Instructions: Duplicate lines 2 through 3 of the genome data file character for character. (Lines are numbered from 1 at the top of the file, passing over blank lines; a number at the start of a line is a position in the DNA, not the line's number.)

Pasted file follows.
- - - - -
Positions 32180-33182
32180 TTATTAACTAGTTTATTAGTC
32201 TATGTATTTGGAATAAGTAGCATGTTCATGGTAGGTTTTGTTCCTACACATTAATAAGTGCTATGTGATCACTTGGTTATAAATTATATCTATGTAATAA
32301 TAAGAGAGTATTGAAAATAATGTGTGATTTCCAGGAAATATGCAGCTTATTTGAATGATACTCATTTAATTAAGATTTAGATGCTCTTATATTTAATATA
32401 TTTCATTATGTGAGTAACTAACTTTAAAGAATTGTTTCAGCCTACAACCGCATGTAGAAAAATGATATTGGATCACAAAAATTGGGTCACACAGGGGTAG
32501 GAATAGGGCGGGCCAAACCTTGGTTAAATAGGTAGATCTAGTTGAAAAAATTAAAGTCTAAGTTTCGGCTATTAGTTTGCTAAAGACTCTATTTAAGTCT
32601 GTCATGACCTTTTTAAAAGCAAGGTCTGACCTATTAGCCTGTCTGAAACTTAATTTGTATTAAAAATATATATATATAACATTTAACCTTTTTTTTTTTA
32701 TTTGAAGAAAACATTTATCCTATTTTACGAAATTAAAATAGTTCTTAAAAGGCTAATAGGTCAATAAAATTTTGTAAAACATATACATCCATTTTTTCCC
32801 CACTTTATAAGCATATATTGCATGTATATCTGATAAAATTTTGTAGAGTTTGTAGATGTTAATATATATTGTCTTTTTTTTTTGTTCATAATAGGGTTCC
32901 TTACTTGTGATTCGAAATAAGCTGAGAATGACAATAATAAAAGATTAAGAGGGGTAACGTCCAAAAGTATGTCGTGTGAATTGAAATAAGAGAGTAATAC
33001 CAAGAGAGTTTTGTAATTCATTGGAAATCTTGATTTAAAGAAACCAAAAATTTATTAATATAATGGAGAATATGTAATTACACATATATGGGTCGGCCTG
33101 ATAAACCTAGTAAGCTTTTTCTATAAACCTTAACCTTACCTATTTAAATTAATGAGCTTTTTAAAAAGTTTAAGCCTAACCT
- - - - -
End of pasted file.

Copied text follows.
32180 TTATTAACTAGTTTATTAGTC
32201 TATGTATTTGGAATAAGTAGCATGTTCATGGTAGGTTTTGTTCCTACACATTAATAAGTGCTATGTGATCACTTGGTTATAAATTATATCTATGTAATAA